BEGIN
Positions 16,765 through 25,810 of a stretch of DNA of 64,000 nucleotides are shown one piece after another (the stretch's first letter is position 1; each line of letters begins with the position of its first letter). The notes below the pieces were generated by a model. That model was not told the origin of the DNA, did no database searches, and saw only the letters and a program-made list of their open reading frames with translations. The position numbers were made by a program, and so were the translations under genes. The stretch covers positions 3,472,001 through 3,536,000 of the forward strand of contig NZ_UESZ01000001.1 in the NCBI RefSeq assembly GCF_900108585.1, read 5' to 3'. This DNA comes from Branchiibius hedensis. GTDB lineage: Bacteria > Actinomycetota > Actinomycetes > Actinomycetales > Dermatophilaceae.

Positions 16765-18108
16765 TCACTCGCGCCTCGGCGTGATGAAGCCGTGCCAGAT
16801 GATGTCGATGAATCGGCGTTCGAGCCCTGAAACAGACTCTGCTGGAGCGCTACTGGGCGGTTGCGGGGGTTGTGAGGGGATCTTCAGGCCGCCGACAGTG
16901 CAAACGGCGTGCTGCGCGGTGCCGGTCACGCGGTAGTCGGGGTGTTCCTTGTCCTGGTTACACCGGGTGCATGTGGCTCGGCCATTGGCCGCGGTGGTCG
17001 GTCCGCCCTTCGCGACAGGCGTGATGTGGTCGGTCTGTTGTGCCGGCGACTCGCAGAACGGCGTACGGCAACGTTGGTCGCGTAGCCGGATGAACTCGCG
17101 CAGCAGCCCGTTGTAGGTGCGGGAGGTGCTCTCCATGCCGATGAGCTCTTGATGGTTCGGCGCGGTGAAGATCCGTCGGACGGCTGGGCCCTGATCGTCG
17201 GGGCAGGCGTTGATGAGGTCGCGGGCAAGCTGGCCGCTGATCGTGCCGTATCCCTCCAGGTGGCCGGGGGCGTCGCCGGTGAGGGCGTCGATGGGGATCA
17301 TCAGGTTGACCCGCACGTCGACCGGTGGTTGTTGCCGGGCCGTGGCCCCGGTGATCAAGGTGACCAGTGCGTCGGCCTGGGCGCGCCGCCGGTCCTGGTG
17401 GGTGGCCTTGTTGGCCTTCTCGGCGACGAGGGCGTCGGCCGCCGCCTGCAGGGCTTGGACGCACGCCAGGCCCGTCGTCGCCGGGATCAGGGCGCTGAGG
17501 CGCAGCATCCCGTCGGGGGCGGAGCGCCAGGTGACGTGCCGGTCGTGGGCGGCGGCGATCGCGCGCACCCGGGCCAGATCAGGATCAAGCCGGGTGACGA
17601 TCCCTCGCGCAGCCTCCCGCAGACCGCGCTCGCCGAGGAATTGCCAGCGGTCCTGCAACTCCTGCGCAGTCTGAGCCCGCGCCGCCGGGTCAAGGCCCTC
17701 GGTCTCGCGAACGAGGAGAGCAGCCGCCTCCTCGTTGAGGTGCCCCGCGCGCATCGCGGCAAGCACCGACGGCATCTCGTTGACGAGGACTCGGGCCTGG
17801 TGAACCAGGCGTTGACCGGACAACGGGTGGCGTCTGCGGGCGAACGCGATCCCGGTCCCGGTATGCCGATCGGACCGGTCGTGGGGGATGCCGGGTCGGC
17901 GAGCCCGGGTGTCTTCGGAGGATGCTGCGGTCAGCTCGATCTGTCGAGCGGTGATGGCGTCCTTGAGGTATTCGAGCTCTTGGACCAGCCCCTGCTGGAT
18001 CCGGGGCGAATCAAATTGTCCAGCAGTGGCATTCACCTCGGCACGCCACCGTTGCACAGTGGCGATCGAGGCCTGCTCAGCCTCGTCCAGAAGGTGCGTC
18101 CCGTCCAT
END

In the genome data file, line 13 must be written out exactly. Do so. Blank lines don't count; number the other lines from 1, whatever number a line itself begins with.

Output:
17701 GGTCTCGCGAACGAGGAGAGCAGCCGCCTCCTCGTTGAGGTGCCCCGCGCGCATCGCGGCAAGCACCGACGGCATCTCGTTGACGAGGACTCGGGCCTGG